Hays said she knows that obesity is easier to see. Sometimes children who fail to thrive will often simply look younger than they are. Sometimes you can only see how thin a child is when you lift up his shirt and see his bones.

"It's often overlooked," she said, "which is a little surprising because now these kids really look small because everyone else is so big."

stephanie.desmon@baltsun.com

Failure to Thrive

Definition: It's a growth problem in young children, who fall behind in height and/or don't gain enough weight. There are many possible causes, such as poor appetite, poor diet or a medical problem.

Diagnosis: If a child isn't large enough or if his or her growth starts to slow, a doctor will more closely monitor weight and health and may send the child to a specialist.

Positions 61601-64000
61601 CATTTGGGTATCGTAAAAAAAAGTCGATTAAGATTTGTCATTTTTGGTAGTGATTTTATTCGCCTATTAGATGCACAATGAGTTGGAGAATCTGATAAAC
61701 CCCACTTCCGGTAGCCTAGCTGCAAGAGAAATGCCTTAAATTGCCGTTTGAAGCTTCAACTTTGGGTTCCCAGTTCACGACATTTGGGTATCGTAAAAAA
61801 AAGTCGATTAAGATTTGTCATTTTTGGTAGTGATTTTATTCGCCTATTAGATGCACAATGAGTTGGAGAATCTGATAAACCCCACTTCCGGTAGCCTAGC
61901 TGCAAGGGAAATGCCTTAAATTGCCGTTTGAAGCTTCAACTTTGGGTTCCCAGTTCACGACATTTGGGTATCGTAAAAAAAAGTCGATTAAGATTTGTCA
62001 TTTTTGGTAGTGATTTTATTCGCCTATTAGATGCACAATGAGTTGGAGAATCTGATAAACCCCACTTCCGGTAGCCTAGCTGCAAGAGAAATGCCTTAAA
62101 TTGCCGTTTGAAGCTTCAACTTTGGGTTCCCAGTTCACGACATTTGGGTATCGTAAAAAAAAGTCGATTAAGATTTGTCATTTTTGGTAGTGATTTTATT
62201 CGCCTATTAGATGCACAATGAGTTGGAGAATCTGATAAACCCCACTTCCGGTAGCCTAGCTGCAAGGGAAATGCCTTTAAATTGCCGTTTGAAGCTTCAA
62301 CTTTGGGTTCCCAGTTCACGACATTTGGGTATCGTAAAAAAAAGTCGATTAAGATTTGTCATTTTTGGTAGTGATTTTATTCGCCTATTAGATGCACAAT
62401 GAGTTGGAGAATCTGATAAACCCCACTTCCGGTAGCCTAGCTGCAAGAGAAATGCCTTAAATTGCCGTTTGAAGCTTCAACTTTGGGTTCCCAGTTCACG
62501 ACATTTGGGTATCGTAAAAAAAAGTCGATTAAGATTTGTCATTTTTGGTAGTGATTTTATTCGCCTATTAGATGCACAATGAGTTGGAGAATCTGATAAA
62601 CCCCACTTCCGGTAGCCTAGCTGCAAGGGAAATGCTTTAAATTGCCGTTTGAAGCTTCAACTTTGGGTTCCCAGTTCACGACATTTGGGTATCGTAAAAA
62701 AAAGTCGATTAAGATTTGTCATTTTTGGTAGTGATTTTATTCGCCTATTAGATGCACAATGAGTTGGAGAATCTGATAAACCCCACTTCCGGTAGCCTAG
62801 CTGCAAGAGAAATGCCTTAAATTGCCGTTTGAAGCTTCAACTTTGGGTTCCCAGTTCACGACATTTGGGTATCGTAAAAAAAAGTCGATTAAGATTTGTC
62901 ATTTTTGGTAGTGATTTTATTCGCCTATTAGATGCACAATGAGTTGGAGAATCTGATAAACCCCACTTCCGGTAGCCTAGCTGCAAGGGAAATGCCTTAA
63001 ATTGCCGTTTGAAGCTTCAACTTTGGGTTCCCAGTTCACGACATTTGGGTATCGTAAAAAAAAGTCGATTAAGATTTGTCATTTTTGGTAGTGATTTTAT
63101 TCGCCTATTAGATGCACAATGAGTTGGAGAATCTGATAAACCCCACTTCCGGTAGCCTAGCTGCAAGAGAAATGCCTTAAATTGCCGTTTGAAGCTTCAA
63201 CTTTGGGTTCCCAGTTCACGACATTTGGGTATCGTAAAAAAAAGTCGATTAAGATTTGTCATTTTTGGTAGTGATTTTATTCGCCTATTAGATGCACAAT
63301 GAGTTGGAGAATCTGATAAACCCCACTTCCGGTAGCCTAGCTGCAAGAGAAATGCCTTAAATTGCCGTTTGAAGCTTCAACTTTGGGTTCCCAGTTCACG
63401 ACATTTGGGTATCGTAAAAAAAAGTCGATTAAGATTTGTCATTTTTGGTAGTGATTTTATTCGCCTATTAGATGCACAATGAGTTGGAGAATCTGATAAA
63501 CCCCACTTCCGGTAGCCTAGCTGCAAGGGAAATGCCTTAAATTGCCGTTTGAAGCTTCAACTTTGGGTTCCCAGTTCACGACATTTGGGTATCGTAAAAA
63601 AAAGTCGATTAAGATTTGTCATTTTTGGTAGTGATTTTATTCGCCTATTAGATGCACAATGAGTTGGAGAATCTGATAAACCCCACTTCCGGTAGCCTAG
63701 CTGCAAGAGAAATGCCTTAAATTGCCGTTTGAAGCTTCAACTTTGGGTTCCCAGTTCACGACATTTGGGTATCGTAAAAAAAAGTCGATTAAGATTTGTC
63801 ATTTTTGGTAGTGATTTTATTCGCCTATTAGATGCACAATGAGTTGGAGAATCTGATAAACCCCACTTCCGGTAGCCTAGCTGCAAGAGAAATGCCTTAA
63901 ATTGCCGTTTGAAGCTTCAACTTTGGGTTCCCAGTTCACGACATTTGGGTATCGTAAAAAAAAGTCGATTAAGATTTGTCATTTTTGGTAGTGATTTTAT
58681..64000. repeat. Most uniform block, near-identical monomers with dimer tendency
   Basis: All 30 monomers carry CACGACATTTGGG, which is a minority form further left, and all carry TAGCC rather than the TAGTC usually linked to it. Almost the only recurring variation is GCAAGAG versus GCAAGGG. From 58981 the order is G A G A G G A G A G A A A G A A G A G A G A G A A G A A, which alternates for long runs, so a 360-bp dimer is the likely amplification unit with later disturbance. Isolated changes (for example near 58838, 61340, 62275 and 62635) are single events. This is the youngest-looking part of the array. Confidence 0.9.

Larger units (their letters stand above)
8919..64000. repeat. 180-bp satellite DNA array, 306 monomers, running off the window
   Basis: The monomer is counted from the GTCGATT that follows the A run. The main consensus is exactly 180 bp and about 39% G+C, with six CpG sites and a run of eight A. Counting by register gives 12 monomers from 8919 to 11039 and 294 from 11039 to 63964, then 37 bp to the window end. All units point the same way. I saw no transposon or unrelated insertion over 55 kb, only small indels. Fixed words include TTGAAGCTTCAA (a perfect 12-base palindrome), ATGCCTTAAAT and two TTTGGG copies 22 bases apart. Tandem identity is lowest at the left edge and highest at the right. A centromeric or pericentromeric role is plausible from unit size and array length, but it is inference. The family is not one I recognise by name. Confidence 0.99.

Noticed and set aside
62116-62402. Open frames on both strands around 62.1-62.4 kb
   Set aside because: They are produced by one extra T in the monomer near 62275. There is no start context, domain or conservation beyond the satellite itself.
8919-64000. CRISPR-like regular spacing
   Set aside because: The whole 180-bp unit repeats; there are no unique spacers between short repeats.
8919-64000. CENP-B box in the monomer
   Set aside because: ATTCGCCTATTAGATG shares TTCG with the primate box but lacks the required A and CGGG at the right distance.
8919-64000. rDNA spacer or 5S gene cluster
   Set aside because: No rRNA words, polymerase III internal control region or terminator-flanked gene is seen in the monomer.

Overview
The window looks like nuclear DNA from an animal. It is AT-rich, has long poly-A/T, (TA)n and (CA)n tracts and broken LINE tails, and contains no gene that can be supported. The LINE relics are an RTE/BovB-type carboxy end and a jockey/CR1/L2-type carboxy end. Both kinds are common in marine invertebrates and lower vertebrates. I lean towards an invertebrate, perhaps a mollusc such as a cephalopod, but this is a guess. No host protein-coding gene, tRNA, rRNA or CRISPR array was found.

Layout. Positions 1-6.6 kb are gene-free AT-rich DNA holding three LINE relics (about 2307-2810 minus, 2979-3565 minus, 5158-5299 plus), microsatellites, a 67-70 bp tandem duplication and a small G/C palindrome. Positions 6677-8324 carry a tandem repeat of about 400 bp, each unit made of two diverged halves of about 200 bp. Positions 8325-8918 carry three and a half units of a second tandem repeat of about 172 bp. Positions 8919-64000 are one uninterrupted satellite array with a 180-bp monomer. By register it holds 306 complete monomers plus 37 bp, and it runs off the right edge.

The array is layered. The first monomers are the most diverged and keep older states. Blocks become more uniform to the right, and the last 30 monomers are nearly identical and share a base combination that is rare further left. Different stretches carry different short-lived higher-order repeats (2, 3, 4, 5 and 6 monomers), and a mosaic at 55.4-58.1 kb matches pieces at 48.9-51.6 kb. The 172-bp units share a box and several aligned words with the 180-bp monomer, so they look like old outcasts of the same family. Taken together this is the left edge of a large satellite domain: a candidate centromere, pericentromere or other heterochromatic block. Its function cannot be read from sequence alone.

Treatment: It depends on the severity. There could be an underlying medical condition keeping a child from getting enough calories (an allergy, perhaps) or from absorbing enough nutrients (celiac disease, for example). That should be treated. The goal will be to take in more healthy calories. In more extreme cases, a child may be put on a feeding tube. Later, that child may need to be taught how to eat and drink properly.

Behavioral interventions will also likely be needed to make sure that parents are properly interacting with the child and his or her food. Either extreme - neglect or hypervigilance - can lead to failure to thrive.

Sources: American Academy of Family Physicians; University of Maryland School of Medicine